Analysis

Defunding UNRWA Is an Example of Trump’s ‘Peace’ Plan

The goal of this strategy, in line with Netanyahu’s, is to decimate the Palestinian national movement. Will the Palestinian pressure cooker reach a critical boiling point?

U.S. President Donald Trump departing the White House, August 31, 2018.
\ CHRIS WATTIE/ REUTERS

The U.S. announcement Friday that it is cutting all funding to the UN Relief and Works Agency (UNRWA) for Palestine refugees proves the Trump administration already has set in motion its diplomatic plan for the Israeli-Palestinian conflict, and its goal is to decimate the Palestinian national movement.

The Palestinian leadership, with its many factions and despite its divisions, agrees that the decision to freeze assistance to UNRWA was coordinated between the White House and the Israeli government, and aligns with the much broader plan spearheaded by Prime Minister Benjamin Netanyahu: to shelve any two-state solution based on the 1967 borders, and to remove the core issues from any future negotiations, chief among them the status of Jerusalem, followed by the right of return.

The plan’s outlines are already clear and bold. First is the increase of construction in the settlements, within and without the blocs, as well as in the Jerusalem area, including the A1 region linking Jerusalem with Ma’aleh Adumim. This would terminate any Palestinian geographic contiguity and rule out the idea of Palestinian sovereignty over territory in the West Bank. Israel’s insistence on evicting the West Bank community of Khan al-Ahmar only strengthens this scenario.

Second is the Trump administration’s recognition of Jerusalem as the capital of Israel. Moving the embassy helped solidify another key aspect of the plan, so the discourse around Jerusalem as the capital of Palestine is taken off the table by the U.S., and any future division of the city can be shot down in light of the reality in the field.

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The hope is that both Palestinians and the Arab world will accept this reality, and the administrative capital of the Palestinians, if there is one, will remain in Ramallah. Perhaps it will be in one of the neighborhoods of Abu Dis, or even in Gaza, but never under any circumstances in Jerusalem.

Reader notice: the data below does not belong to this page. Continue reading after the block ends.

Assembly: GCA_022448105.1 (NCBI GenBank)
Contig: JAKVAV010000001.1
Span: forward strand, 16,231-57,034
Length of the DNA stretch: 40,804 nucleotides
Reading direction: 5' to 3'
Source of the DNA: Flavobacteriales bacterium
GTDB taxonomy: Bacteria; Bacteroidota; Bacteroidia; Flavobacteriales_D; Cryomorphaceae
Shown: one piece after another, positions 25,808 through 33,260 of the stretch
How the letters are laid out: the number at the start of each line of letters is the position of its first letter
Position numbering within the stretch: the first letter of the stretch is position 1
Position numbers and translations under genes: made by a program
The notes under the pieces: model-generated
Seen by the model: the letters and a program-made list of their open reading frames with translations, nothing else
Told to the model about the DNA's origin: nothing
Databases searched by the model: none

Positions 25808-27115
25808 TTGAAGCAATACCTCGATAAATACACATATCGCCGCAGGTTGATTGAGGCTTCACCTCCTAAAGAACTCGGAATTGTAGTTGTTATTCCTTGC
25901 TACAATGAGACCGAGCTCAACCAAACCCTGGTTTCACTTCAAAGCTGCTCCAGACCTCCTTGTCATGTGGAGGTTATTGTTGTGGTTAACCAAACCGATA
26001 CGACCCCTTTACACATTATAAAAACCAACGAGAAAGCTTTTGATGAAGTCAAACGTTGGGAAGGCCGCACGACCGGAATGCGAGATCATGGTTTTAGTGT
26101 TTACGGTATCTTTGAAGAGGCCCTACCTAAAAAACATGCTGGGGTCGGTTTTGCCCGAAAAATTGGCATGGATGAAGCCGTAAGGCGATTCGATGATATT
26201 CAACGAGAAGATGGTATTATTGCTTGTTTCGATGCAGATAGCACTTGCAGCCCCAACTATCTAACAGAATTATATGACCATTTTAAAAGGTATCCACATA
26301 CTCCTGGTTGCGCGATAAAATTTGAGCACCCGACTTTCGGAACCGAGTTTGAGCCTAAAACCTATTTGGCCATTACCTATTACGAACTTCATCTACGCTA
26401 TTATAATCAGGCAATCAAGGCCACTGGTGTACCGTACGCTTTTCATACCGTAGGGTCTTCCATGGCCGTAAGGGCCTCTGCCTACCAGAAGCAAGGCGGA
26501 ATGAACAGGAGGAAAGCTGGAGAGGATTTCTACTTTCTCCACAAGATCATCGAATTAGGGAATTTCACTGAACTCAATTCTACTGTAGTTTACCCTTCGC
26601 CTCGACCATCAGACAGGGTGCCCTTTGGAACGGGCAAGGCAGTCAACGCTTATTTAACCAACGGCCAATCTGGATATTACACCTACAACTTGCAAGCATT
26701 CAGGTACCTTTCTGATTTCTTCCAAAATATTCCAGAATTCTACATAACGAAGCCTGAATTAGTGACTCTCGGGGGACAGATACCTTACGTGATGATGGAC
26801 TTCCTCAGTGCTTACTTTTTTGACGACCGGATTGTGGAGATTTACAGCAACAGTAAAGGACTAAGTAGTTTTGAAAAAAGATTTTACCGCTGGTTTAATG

Third is the issue of Palestinian refugees, and specifically the right of return, one of the most complicated disputes in the Israeli-Palestinian conflict. Every Israeli government, since the state’s inception, vehemently opposed the idea of a Palestinian right of return, claiming it would end the Zionist project. Despite this opposition, the refugee problem remains alive and kicking.

For the U.S. and Israel, one of the main reasons for this is UNRWA, which they view as an international body that perpetuates the problem by assisting countries that took in Palestinian refugees (Jordan, Lebanon, Syria) to avoid assimilating and naturalizing them, thus preserving their status as refugees.

Palestinian school girls walk past sacks of flour outside a United Nations' compound at the Rafah refugee camp in the southern Gaza Strip on September 1, 2018.
AFP

The same goes for those living in camps in the West Bank and Gaza, which makes it impossible for any Palestinian or Arab leader to ignore their presence, or the need to have their status resolved by any diplomatic formula proffered to end the conflict.

According to this view, diminishing UNRWA’s potency, altering its mandate and perhaps eventually shutting it down will force refugees, the Palestinian Authority and other countries to seek financial and humanitarian solutions for those in the West Bank and Gaza, or to grant citizenship to those living in places like Jordan.

This could lead to assimilating thousands residing in Arab and Western countries with financial aid packages, thus stifling the right of return into Israel for second- and third-generation descendants of the Nakba, so that the Palestinian dream shrivels into a besieged regime in the Gaza Strip and an expanded civil administration in the West Bank.

On the face of it, it seems Netanyahu and Trump’s plan has entered the phase of implementation, with talk of promoting projects in Gaza and improving the humanitarian status in the Strip affirming this assessment.

Even though they see through the Netanyahu-Trump plan, the Palestinian public and leadership are having a hard time coming up with a counter-proposal. The next few months will tell if the international community, mainly Europe and the Arab world, will intervene to supply a financial safety net to UNRWA.

Otherwise, the refugees will have to start fending for themselves, and the Palestinian pressure cooker will reach a critical boiling point. Not just in the West Bank and Gaza, but also in countries like Jordan, Lebanon and even Syria, putting the entire region at risk.